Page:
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On September 15, 2017, an article showed up in our Twitter feed that intrigued me: “Netflix, Streaming Video and the Slow Death of the Classic Film“. I read it and while everything written regarding Netflix is true, the writers only identified two streaming services for classic film. If you are of the opinion that Netflix is the end all, be all of streaming services, you can stop reading right now. If you are interested in where you can find classic movies online keep reading.

The primary goal of our site, Classic Movie Treasures, is help fans and newbies alike find classic movies to stream online and purchase digitally or on DVD or Blu-Ray.

We focus on four providers, Amazon Instant Video, FandangoNow, iTunes and for those who want to own a DVD or Blu-Ray copy of a movie, Turner Classic Movie Shop. The prices begin at 99 cents and go up from there. 

Our movie database, at the moment, contains over 550 classic movies and we add approximately 100 movies a month. The majority of these movies are available from at least two of the four providers.

In the Newsweek article, the writers point out that you have to rent or purchase these movies individually instead of in a monthly subscription fee. This is true, however, the average movie ticket price at the end of 2016 was $8.51 per person. If you add in popcorn, candy, and a drink, you can spend about $20 per person per movie so $2.99 (average price on Amazon Instant Video) to rent a movie and stream online doesn’t seem like a bad deal.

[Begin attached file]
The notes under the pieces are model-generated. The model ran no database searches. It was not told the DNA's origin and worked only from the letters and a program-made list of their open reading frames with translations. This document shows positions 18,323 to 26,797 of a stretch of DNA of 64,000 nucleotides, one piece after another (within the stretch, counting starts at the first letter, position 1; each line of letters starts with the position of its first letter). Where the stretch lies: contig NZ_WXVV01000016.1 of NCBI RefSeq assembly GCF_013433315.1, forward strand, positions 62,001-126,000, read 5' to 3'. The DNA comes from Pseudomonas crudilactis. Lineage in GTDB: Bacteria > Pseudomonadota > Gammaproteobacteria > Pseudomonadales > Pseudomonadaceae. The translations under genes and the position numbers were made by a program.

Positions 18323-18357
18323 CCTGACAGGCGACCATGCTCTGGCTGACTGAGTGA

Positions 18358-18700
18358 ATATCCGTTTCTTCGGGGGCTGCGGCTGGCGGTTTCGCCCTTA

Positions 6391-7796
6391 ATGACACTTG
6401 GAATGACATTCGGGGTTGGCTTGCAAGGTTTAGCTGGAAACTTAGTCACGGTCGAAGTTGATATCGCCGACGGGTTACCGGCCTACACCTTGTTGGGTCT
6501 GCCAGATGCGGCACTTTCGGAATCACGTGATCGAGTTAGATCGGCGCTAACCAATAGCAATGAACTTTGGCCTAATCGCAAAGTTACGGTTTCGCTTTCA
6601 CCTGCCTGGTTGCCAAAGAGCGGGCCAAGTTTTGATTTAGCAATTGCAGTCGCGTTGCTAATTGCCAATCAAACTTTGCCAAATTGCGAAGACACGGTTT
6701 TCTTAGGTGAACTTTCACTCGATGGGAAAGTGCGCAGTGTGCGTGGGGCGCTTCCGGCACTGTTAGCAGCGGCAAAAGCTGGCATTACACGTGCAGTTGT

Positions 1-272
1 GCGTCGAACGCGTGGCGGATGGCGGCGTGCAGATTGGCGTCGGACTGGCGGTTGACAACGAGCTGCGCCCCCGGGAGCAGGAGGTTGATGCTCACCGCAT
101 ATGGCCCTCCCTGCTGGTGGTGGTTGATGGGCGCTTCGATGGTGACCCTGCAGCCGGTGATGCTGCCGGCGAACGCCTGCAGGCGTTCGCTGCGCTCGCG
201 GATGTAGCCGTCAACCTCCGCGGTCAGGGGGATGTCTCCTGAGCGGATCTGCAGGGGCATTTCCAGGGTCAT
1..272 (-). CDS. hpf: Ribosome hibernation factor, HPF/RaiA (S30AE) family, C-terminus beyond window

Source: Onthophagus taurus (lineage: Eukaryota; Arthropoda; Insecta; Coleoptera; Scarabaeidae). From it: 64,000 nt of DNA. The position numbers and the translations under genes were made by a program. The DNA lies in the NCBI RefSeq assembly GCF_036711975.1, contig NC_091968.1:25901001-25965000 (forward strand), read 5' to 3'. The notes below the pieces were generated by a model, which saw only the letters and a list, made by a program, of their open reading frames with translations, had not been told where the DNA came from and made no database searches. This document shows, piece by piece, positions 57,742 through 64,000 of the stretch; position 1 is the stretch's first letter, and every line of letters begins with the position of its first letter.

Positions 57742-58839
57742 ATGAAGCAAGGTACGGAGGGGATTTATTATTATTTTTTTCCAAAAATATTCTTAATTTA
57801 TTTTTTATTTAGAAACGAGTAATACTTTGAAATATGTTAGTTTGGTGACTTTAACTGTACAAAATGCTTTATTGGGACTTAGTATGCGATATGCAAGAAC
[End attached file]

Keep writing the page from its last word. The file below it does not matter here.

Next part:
As to the statement “Streaming rights are expensive”, this may be true for Netflix (that continues to lose money) however, other services don’t seem to have an issue with it.

Our guess as to the real reason Netflix doesn’t have a classic films selection is that the “powers that be” are not classic movie fans and have no idea how large the fan base is, actually.

So if you are open to other services instead of Netflix and want to see beyond the “a strange conundrum: The internet promises a century’s worth of multimedia output at your fingertips but ruthlessly privileges whatever got released yesterday”, you need to check out our classic movie database which has  links to online providers of films as early as 1927 (Wings) to as recent as 1985 ( A Room with a View).


Did you visit our database and not find your favorite classic movie? Let us know in the comment section below and we will get it added if it is available through our providers.

Our Thoughts on the Newsweek Article “Netflix, Streaming Video and the Slow Death of the Classic Film”